In addition to the several side effects of varicose veins, there are several complications that may occur. These complications are rare but, if present, usually develop several years after initial diagnosis for most patients.
The complication vary greatly in severity but some effects have the potential to be fatal, such as the possibility of pulmonary embolism occurring following deep vein thrombosis.
Phlebitis, also known as thrombophlebitis, refers to inflammation of the veins that may be accompanied by the formation of hard and tender clots. This is a distinct condition from deep vein thrombosis, however, and is markedly less severe and may not always require treatment.
This commonly results in symptoms of swollen, painful, reddened and heated skin due to the inflammation in the area.
Rarely, patients with varicose veins experience a significant knock to their legs, resulting in bleeding from the ruptured vein. This can be quite alarming for patients as a significant volume of blood can be lost in a short period of time as the blood flows backwards out of the vein.
However, this complication can be managed relatively easily with adequate care. Simply raise the area and apply firm pressure to the veins, which is usually sufficient to stop the immediate flow of blood. This can be followed by pharmaceutical care to reduce the risk of a subsequent bleed.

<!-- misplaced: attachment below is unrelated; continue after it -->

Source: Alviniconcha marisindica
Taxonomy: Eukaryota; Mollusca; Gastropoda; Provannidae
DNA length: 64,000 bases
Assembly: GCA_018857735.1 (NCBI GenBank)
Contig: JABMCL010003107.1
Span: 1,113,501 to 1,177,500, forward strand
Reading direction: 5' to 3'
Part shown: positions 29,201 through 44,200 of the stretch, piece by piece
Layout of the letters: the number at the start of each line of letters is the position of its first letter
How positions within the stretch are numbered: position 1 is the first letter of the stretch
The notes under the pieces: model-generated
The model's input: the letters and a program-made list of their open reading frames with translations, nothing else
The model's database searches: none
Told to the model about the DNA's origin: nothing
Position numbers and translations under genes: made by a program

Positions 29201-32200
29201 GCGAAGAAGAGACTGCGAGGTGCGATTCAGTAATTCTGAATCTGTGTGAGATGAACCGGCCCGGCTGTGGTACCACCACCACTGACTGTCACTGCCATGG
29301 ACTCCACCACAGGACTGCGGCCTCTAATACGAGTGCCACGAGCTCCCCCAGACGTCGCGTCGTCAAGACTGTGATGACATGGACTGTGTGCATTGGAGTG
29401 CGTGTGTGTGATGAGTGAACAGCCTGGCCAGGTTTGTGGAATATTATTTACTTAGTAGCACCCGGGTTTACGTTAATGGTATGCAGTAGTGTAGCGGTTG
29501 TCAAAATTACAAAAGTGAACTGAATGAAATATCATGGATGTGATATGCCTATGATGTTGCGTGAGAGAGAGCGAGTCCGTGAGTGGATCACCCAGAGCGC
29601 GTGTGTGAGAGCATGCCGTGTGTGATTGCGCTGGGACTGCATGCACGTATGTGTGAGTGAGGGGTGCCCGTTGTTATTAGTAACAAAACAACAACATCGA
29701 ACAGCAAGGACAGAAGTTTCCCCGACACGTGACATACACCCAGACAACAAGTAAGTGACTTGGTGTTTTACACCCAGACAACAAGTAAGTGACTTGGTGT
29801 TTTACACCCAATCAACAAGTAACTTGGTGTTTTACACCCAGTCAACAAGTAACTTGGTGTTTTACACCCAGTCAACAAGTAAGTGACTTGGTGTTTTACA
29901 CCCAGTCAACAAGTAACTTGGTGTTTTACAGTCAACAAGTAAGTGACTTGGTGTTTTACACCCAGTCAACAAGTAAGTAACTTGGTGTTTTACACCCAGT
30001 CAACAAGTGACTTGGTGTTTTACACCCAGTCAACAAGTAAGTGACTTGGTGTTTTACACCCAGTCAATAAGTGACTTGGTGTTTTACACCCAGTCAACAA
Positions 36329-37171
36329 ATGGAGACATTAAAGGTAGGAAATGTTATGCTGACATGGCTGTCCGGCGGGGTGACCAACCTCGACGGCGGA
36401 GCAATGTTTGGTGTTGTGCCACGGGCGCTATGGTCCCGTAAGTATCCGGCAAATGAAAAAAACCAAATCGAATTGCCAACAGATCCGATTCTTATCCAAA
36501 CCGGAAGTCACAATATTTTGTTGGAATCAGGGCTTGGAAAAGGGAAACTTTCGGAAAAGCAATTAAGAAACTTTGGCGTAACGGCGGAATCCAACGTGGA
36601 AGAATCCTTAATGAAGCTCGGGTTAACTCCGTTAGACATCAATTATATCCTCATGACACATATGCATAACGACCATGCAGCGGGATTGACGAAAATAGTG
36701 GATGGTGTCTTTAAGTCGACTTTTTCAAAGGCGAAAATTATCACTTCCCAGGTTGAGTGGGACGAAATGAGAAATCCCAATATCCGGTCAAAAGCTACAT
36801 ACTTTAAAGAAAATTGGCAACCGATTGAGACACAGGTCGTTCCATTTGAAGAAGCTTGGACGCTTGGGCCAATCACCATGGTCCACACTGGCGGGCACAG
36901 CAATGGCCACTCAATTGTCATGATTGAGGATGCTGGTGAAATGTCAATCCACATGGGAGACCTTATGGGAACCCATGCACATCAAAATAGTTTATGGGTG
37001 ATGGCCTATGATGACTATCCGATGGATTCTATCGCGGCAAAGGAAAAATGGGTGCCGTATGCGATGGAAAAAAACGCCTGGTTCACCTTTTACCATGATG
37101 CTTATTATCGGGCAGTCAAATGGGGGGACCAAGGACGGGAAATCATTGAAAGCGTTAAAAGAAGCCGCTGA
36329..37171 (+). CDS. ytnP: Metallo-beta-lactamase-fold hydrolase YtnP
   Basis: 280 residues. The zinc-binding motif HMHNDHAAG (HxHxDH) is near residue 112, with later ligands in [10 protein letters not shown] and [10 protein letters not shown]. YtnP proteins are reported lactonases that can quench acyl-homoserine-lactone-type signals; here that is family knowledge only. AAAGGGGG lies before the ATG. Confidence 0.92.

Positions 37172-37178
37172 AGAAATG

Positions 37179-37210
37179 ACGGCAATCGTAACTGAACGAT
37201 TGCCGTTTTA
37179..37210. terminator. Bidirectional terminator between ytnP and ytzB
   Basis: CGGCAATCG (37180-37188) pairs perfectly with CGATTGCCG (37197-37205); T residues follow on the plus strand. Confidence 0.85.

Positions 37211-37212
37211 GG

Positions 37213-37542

Deep Vein Thrombosis (DVT)
In some cases, blood clots can form in varicose veins and lead to serious consequences such as pulmonary embolism. It is not clear if varicose veins are likely to cause DVT, but the two conditioners are certainly related.
The development of blood clots in superficial veins is the most common and up to 1 in 5 of these may progress into a thrombus of the deep vein in the leg. If DVT is suspected it is essential that the patient seek appropriate medical therapy to reduce the risk of embolisation and further damage.
If the blood flow remains disrupted for an extended period of time, it can affect the oxygen exchange and processing of nutrients and waste products, which is a condition known as chronic venous insufficiency. This then places the individual at a higher risk of other complications.
Dermatitis and Complications of the Skin
There are several complications of varicose veins that are related to the skin including:
- Varicose eczema - results in red, scaly and flaky skin in the affected area. Some blisters and crust on the skin may also form.
- Lipodermatosclerosis - is a more serious complication that leads to hardened and tight skin, which may change colour to red or brown. This usually occurs in the calf area of the legs and is often non-reversible.
A venous ulcer may develop in a patient with varicose veins, due to the increased venous pressure in the lower legs. This occurs as a result of fluid building up underneath the skin and causing the area to swell and create an ulcer, most commonly near the ankles.
In most cases, a small injury such as a bite or scratch take longer to heal due to the insufficient blood flow to the area, which is responsible for causing the ulcer.